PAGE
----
After graduating, you joined the Organisation for Economic Cooperation and Development (OECD) in the Department of International Migration in Paris and then the Federal Office for Migration and Refugees (BAMF). How does working in a globally active organisation differ from working in a German federal authority?
It is quite easy to imagine, but there are very big differences between an international and a national institution, mainly due to the internationality of the working environment, but also due to the global perspectives of the work itself. Nevertheless, the work experiences are probably more similar to each other than they are to the private sector, because both are quasi-public service and policy consultancies. Nevertheless, one major difference between the international organisation and the federal agency is the independence of interests and opinions. Despite the very instructive and highly interesting activities in both organisations, I like to put it this way: at the OECD, migrants are numbers and trends, at the BAMF, migrants are paragraphs (according to the Residence Act), and I wanted to see migrants as individual people. That's why I consciously decided to return to academia.
In addition to your professional activities abroad (e.g. France, the Netherlands, Poland), you studied as an exchange student at the Sorbonne/France and in Berkeley/USA. You were born in Tokyo. To what extent have your experiences abroad influenced your career path? How important do you consider international experience during your studies to be?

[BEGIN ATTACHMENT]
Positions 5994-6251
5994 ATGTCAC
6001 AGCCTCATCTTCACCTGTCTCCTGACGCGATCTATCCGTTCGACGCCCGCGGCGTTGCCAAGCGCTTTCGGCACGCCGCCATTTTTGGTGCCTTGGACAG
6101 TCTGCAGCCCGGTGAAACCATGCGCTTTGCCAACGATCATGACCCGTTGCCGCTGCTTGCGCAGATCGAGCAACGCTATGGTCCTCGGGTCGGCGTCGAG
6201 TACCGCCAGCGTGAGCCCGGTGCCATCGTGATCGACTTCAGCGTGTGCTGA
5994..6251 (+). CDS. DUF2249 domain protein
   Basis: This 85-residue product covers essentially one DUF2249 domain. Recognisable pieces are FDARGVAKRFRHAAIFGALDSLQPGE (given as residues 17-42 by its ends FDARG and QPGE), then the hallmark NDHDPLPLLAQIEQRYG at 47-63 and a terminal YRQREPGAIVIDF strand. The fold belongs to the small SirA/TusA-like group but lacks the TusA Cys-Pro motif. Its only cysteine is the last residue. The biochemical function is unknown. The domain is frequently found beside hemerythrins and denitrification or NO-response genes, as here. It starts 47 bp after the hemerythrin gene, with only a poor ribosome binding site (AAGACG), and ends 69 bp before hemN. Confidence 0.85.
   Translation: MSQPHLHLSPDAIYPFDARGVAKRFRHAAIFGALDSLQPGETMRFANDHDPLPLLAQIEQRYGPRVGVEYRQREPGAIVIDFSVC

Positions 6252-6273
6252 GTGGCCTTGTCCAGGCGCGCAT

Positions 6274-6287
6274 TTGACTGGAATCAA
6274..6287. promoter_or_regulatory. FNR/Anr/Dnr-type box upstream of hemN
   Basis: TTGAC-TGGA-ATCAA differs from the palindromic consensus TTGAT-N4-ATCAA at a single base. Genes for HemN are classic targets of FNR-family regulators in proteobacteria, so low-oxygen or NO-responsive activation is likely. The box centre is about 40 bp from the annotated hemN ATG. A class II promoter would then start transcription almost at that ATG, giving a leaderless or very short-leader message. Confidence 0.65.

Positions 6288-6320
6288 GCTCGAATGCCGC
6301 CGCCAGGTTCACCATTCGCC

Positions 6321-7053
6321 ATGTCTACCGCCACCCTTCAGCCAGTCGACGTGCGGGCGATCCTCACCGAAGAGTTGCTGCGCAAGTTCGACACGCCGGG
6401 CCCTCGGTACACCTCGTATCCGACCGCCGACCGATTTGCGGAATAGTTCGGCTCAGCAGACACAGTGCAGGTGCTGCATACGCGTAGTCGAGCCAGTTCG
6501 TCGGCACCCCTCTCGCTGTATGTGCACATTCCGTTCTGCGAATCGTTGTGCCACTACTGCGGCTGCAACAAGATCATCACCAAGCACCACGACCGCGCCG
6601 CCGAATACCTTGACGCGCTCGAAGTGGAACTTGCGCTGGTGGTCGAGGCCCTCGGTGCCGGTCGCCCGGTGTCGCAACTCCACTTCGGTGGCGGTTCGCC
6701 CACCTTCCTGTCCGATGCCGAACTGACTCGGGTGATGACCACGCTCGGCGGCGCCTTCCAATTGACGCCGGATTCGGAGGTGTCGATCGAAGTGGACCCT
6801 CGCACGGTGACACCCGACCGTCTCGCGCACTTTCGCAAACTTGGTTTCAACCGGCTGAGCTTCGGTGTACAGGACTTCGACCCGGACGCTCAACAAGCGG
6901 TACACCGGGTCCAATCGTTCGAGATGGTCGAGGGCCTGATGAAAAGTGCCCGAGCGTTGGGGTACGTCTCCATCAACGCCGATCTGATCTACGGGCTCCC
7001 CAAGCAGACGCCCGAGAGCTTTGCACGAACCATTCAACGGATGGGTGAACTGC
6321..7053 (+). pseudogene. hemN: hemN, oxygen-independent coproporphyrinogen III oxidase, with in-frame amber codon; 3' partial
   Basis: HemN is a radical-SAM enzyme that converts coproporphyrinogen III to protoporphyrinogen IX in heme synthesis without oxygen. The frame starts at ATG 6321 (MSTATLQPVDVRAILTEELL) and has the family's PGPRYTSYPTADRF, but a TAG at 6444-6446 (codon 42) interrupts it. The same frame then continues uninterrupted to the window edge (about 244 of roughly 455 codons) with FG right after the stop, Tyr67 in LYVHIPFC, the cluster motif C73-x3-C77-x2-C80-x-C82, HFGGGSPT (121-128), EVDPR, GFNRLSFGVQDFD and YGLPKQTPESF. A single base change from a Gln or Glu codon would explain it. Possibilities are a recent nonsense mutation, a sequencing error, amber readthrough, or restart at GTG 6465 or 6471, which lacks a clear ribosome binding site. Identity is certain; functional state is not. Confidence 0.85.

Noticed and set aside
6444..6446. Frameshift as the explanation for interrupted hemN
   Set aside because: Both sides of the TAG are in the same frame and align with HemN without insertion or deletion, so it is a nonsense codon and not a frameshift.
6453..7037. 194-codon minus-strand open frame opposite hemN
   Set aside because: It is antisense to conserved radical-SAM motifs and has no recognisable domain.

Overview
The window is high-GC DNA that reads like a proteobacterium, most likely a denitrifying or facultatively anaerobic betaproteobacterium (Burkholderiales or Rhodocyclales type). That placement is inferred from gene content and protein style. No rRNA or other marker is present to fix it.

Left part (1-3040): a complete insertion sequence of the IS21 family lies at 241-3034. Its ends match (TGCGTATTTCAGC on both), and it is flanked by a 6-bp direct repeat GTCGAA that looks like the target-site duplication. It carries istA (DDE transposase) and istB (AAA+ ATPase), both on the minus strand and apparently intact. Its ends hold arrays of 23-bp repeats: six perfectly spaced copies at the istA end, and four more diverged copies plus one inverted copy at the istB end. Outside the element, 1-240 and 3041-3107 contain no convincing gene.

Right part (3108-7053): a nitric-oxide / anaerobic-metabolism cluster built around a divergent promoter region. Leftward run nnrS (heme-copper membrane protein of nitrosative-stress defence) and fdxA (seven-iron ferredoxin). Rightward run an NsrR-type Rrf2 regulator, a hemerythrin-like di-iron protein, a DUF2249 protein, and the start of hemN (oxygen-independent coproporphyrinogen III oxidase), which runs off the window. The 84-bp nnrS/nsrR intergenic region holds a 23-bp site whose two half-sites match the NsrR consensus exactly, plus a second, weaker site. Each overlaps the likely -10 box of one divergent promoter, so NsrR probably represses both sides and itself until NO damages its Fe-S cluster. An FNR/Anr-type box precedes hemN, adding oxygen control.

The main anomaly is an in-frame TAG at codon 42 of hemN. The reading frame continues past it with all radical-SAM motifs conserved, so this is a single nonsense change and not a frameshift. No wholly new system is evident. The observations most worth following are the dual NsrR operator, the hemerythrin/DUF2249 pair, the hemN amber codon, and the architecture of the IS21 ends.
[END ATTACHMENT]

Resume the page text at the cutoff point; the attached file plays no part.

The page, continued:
The usual mobility, even across national borders (I grew up as a so-called Third Culture Kid in Japan, Germany and the USA) definitely helped me to develop professionally as I wanted or as it came. If you grow up with a high degree of mobility, you are also prepared to move more often later in your career and feel less shy about settling in again and again and discovering yourself anew. This certainly helps to pursue career paths that people who are less accustomed to mobility might have qualms about. Because I grew up in different metropolises and countries, and later studied and worked in different ones, I bring with me a special interest and affinity, but also a closeness in terms of content and a kind of expanded understanding for the realities of life and experiences regarding my research areas on migration and the city, which also helps me in empirical research in direct contact with the interview partners.
I think that it is hardly not yet possible internationally. Therefore: yes, the earlier students are confronted with different perspectives beyond their own horizons and reflect on their views and thought patterns, the better it is. I am therefore very much in favour of international experiences during one's studies, but regardless of whether it is within the framework of the studies themselves or through internships and further professional experiences. There are so many possibilities and opportunities to broaden your horizons these days; you just have to take them.
In the media, migration is increasingly portrayed as a threat. To what extent is this approach taken up in research?